American writer Toni Morrison is puzzled by the nostalgic yearning for the 1950s that runs through U.S. culture.

The Nobel and Pulitzer Prize-winning author's new book, Home, paints a portrait of the 1950s that is rough around the edges and occasionally violent.

It tells the story of Frank Money, an African-American Korean War veteran who wakes up dazed and bound in a hospital bed, but is compelled to make the journey back home to Georgia in order to save his sister. He must tiptoe through the racism of the North as well as the South, Morrison told Jian Ghomeshi, host of CBC's Q cultural affairs show.

"The world is going on, but there is this notion that it has left behind the golden age of the United States. After World War II, people were making money, soldiers came back and went to college, and the television shows were happy, ties were beautiful. People still think of it that way, apparently," Morrison said.

"I think we have erased the truth about the '50s, which was the Korean War — which was never called a war, we called it a police action," she added. "It was violent. There was a lot of slaughter of black people during the ‘50s."

Morrison, now 81, recalled being a student in the 1950s and trying to comprehend the racism she saw, including an incident in which a group of mothers tried to overturn a bus full of black schoolchildren.

Her fiction, including 1987's Pulitzer-winning Beloved, is often seen as representative of the African-American experience. But Morrison rejects that definition, saying she is simply telling the stories she knows.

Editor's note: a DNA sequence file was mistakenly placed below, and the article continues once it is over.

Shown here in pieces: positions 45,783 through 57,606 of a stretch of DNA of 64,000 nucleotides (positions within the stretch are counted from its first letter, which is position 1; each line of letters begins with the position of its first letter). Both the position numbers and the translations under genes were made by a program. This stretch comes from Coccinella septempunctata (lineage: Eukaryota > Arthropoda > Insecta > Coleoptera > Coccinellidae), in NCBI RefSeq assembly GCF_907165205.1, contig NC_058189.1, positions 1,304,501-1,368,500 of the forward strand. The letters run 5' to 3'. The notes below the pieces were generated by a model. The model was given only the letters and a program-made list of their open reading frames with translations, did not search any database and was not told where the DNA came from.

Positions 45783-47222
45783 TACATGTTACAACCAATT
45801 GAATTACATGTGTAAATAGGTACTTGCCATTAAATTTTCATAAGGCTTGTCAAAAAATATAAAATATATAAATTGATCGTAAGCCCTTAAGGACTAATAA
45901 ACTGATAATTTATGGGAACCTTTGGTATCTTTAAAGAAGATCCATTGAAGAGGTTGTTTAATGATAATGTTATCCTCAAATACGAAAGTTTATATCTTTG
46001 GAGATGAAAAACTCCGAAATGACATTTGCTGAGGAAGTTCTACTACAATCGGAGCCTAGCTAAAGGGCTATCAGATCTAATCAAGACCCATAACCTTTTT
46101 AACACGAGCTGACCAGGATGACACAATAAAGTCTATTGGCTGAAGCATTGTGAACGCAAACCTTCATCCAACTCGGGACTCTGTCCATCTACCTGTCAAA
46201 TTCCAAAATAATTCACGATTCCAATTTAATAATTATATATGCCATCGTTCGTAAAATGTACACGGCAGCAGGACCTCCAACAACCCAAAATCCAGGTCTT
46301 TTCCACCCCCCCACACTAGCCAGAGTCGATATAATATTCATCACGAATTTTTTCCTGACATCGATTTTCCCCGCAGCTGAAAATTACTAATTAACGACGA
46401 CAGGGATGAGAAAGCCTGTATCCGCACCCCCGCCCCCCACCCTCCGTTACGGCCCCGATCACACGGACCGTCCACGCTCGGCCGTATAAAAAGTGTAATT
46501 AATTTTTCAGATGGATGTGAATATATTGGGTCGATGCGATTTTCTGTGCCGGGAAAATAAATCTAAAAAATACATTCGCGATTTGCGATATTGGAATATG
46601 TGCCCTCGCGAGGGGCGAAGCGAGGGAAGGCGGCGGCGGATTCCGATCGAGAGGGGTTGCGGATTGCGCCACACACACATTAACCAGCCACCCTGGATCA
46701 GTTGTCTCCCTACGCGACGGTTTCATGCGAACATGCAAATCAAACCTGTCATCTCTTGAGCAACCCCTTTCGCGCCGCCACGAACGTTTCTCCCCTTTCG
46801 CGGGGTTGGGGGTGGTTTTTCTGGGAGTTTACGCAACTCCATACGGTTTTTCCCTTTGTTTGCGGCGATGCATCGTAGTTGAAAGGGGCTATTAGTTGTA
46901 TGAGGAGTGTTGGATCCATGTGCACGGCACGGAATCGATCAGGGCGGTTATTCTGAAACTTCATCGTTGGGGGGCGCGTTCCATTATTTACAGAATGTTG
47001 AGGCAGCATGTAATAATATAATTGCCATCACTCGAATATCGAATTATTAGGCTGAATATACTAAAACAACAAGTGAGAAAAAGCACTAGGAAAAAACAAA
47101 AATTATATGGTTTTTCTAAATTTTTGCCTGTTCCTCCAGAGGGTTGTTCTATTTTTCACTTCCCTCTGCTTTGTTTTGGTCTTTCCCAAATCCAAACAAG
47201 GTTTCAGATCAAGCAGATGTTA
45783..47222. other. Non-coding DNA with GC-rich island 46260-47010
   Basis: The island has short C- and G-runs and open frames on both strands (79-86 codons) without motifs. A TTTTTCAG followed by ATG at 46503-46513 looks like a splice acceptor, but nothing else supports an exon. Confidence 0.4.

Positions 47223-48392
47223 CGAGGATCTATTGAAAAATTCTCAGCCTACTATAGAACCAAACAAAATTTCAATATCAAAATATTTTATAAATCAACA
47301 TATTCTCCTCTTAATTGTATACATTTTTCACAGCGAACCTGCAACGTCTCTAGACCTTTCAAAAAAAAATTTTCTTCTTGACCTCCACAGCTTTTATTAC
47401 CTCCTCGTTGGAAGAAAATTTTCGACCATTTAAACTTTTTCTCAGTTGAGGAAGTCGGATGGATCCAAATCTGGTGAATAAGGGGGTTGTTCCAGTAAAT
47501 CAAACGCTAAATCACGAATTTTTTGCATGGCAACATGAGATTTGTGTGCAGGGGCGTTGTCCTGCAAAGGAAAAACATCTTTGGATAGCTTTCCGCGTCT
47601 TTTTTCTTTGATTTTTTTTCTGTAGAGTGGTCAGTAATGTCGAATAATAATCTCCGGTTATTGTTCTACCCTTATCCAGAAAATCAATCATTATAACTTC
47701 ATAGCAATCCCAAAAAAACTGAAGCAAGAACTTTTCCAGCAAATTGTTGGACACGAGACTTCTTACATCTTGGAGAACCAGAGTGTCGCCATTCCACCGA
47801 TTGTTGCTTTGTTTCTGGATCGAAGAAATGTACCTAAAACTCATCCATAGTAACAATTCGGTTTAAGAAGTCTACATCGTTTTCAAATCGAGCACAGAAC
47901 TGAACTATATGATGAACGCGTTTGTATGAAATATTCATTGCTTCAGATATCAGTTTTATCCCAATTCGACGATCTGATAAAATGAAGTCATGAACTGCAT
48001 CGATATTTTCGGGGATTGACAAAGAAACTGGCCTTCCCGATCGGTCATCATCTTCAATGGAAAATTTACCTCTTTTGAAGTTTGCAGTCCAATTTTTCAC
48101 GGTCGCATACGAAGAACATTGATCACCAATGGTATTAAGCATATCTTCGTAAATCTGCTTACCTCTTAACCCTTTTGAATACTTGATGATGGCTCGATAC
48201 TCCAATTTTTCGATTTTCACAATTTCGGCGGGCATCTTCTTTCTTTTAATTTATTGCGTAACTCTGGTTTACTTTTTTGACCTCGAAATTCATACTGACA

"Writing is the only thing that's only mine. No one is whispering or sitting on my shoulder — except for this last book Home, where I let the character sit on my shoulder and talk to me."

Being identified simply as an African-American author, instead of a classical writer or literary innovator, has meant critics "see my work as not literary, but sociological," said Morrison, whose real name is Chloe Wofford.

For instance, she recalled the New York Times description of her Nobel Prize win in 1993 as "controversial."

"They decided to announce it as a problem instead of a pleasant thing for a U.S. citizen. They decided to announce it as controversial. To whom, I wondered? And they found two black men to say that it was," she said.